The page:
In rehabilitation parlance, “sobriety” means more than just abstaining from drugs or alcohol. Rather, sobriety is used to describe people who have achieved a balanced and successful life in recovery involving complete mental, physical, and spiritual health.
“Sobriety is a table that stands on four legs. Take away one leg and the table falls,” says Gimo, describing his personal philosophy that he teaches to Bridges of Hope residents. The first leg is the recovering drug dependent. “We must forgive and love ourselves, learn how to listen and be humble,” stresses Gimo. The second leg is a loving relationship with their family while the third leg is a strong relationship with their core group. “The fourth leg is God, without Whom overcoming drug addiction would be impossible,” says Gimo.
Faith Seeks Understanding
“I remember smoking shabu and crying at the same time, my tears falling on the shabu crystals I was smoking,” says Gimo. “I was crying because I wanted to stop smoking shabu but couldn’t – it was insanity.”
Gimo was raised as a Catholic. “But God wasn’t really in my heart, and I would only remember to pray whenever I was in trouble or needed something.” After relapsing several times and in the depths of despair while confined in a rehab facility, he began to doubt the existence of God. “If there really is a God, why did He allow me to become addicted to shabu, which has caused so much pain and suffering in my life? Maybe there is nothing beyond the physical world and we are all just animals.”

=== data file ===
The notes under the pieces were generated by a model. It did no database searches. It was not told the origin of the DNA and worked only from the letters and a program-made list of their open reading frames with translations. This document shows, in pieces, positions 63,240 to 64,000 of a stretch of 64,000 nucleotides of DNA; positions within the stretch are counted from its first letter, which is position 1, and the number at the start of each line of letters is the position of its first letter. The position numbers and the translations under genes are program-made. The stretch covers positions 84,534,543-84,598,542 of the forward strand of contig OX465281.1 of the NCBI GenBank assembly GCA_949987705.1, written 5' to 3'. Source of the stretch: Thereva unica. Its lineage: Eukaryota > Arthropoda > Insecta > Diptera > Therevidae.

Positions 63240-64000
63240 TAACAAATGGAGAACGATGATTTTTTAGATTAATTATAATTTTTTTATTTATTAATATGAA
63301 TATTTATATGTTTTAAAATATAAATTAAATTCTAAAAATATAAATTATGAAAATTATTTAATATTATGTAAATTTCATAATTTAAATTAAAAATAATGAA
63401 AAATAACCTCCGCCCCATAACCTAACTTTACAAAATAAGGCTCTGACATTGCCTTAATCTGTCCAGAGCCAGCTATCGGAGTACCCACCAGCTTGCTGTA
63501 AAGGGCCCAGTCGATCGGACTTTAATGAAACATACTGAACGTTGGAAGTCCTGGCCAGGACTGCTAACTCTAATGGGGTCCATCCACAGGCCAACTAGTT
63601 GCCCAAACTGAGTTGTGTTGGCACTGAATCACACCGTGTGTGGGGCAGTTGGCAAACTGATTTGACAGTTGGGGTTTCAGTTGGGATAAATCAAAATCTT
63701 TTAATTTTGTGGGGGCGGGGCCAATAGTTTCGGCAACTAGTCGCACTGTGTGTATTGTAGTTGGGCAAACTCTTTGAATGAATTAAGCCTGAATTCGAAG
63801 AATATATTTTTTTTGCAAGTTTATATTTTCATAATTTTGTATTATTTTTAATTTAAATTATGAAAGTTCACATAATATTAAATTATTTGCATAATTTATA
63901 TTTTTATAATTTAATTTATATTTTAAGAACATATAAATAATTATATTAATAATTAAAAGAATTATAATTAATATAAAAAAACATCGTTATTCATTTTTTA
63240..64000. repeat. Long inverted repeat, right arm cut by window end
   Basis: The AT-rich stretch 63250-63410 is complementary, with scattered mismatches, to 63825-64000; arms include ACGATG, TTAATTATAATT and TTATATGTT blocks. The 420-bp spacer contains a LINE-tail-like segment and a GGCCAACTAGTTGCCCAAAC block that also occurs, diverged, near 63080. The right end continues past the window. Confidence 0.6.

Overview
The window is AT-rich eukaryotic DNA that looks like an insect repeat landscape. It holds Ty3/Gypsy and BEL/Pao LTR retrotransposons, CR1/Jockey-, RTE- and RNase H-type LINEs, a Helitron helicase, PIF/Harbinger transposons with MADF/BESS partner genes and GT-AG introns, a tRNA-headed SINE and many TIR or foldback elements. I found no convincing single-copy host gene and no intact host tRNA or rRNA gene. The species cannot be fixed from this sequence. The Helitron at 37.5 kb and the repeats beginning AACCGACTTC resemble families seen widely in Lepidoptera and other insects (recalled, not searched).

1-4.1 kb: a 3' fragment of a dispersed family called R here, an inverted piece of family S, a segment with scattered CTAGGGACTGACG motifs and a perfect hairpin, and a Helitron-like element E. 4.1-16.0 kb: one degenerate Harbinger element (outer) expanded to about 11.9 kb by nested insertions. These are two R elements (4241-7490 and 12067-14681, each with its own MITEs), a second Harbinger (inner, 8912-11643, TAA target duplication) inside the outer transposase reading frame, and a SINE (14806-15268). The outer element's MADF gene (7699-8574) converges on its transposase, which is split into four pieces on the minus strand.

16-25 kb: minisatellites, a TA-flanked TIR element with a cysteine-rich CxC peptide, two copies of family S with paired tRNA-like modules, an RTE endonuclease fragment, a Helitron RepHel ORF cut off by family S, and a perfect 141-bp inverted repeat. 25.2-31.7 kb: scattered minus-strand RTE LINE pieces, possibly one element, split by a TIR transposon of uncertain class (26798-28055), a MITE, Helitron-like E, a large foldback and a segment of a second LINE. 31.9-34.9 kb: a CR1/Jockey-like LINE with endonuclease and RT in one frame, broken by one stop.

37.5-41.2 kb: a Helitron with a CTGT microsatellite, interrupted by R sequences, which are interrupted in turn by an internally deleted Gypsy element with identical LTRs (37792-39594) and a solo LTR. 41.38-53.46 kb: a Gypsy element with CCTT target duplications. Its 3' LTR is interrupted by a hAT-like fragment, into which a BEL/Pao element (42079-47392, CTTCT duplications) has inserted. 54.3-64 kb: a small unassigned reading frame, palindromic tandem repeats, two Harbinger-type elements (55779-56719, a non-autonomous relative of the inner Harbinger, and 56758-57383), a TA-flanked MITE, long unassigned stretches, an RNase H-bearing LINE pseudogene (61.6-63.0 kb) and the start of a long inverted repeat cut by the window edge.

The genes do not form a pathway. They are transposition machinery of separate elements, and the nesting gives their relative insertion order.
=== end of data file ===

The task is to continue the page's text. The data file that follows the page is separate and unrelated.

Fides quaerens intellectum (“Faith seeks understanding”), said St. Anselm of Canterbury. During a counseling session in the rehab facility, a priest told Gimo that God wants people to question their faith, so that God could show them the answer. He realized that God had already promised to save him, but he always chose to go back to his shabu addiction. Every time he relapsed, though, he always ended up in a rehab facility. Despite his weaknesses, God never gave up on him. “God’s answer was clear,” Gimo says. “I must spread His message of love and hope to other recovering drug dependents.”
Ask for Help
Gimo stresses that there is only one positive course of action for a person who has tried shabu and whose brain has become physiologically hooked on the potent stimulant.
“Think of your family and your future. If you don’t have children, think of yourself. Seek help to stop your addiction,” says Gimo. “Starting from the lowest level of recovery is nothing to be ashamed of, and God is there to help you. As our body heals, so does our life. We just have to make the right decision.”
Apart from drug dependents, the people who bear the heaviest burden of addiction are their families. “The family must realize that their loved one is not the enemy; the real adversary is unseen and powerful, a complex brain disease that is addiction,” says Gimo. The drug dependent will often send subtle signals to reach out and seek help, he explains, and their family must be alert for these signs.
“Their loved one is sick and tired of what he or she has become. With their family’s support, a drug dependent can be saved. Let’s help one another while there’s still time.”